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In click-tap age, startups exploit 'she-economy'

By Zheng Xin | China Daily | Updated: 2017-01-04 07:44

In click-tap age, startups exploit 'she-economy'

A customer shops in a department store.[Photo/China Daily]

The popularity of online shopping among women has provided plenty of business opportunities for Chinese startups.

Zhang Fan, a 34-year-old bank clerk in Beijing, said she spends almost 4,000 yuan ($575.5) each month online, including shopping for clothes, groceries, electronic appliances and cosmetics.

"A click of mouse, and you get what you want," she said.

As Chinese women's spending power increases, Beijing-based Huadian Shijian has come up with an online florist service, delivering a bouquet each week starting at 99 yuan ($15) a month.

Consumers can pay 99 yuan to 598 yuan and can have a bouquet of flowers delivered at a designated time each week. The deal enables customers to get four bunches of hand-picked fresh flowers throughout the month, according to Zhu Yueyi, founder and chief executive officer of Huadian Shijian.

Once picked from West China's Yunnan province, the company's production base, they are packed and flown to the firm's various branches throughout the country within 24 hours.

Since the flowers are booked in advance based on customer demand, the three tons of blooms the florist brings in barely generate any waste and so costs are minimized.

Similar services are becoming increasingly popular in China's first-tier cities including Beijing and Shanghai, taking orders over chat app WeChat as well as other internet channels.

roseonly, a luxury flowers store targeting the gift market, EasyFlower, a B2B platform linking flower growers and stores, and Floral & Life, an e-commerce platform for flowers, are all rolling out their services online, tapping the potential of the 'she-economy'.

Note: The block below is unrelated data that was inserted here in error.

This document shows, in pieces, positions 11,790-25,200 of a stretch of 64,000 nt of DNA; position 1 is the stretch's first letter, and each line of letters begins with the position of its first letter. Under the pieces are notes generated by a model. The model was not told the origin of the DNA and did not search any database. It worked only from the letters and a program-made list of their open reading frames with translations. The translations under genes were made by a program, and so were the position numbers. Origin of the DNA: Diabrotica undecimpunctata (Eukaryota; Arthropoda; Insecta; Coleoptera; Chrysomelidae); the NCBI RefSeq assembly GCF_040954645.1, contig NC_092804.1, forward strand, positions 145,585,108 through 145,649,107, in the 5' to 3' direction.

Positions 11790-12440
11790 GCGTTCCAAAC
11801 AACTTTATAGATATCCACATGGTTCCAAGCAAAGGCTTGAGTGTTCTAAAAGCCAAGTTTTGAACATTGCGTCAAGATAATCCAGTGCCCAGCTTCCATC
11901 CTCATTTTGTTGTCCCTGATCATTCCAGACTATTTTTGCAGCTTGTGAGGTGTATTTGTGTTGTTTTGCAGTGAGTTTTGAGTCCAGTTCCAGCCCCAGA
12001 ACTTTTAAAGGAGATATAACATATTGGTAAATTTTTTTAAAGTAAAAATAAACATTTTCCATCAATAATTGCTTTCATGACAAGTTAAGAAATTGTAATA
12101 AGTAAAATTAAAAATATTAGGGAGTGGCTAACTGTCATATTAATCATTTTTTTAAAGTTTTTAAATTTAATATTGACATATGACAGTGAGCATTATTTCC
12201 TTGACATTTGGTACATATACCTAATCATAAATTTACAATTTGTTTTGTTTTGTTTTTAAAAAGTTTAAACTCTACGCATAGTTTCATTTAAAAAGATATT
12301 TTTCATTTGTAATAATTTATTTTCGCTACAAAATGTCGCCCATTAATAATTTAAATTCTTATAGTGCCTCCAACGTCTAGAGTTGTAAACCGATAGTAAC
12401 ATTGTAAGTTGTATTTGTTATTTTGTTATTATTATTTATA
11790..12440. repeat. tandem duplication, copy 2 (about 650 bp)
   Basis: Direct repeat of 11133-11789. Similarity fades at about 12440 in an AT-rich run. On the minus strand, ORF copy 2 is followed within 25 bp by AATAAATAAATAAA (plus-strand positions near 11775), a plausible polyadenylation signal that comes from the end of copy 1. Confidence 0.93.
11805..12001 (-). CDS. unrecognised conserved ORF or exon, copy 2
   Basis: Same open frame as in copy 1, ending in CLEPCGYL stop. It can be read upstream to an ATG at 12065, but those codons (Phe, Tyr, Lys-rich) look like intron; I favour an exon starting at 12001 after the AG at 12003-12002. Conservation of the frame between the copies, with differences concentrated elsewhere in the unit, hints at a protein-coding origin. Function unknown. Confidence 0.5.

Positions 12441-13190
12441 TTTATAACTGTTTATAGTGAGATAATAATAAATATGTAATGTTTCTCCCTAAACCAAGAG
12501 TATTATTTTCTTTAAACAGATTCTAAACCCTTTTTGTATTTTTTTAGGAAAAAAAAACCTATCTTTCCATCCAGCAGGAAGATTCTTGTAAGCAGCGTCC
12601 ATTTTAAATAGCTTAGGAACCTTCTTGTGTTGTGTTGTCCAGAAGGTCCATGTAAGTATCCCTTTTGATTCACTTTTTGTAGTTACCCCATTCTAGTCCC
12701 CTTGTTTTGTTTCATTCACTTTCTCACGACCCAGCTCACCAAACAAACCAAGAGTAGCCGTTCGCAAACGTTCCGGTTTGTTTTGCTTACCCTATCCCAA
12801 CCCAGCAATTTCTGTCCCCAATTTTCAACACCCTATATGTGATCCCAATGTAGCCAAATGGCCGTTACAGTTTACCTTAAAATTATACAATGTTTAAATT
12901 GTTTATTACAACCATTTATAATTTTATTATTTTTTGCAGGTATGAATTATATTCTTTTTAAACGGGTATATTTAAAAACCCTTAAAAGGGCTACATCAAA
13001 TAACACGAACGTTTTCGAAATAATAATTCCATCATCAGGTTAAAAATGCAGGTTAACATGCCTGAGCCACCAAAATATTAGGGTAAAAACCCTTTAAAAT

According to Pu Yi, the founder and chief executive of roseonly, the company has virtual stores on Taobao, Tmall and JD.com like many Chinese online merchants, and that's where most of the flowers are sold/bought.

Zhu said: "WeChat has enabled us to reduce the cost when we started the business, helping us with promotion and sales among our targeted female customers."

Almost 80 percent of Huadian Shijian's current users are female, and the florist said it has seen a rapid growth of users since it went online in July 2015.

Its turnover had surged by 10 times to the end of April, mostly thanks to word-of-mouth, Zhu said.

According to management consulting firm Bain, luxury spending among Chinese consumers has begun to flatline due to changing consumer tastes.

A report by global management consulting firm McKinsey also reveals that generational change and the rising prosperity of inland cities will power consumption for years to come.

The explosive growth of China's emerging middle class has brought sweeping economic change and social transformation, and by 2022, McKinsey's research suggests that more than 75 percent of China's urban consumers will earn 60,000 yuan to 229,000 yuan ($9,000 to $34,000) a year.

The upper middle class is poised to become the principal engine of consumer spending in the next decade, it said.

The florist business is just another new opportunity for startups targeting China's rising middle class. In October 2015, China's middle class numbered 109 million, the largest in the world, according to research by Credit Suisse.

Zhu said: "Chinese people's consumption patterns are upgrading. Now they are willing to spend more on consumer discretionary products and services with their rising disposable income. We are rapidly realizing that so-called 'useless things' are starting to bring us so much happiness."

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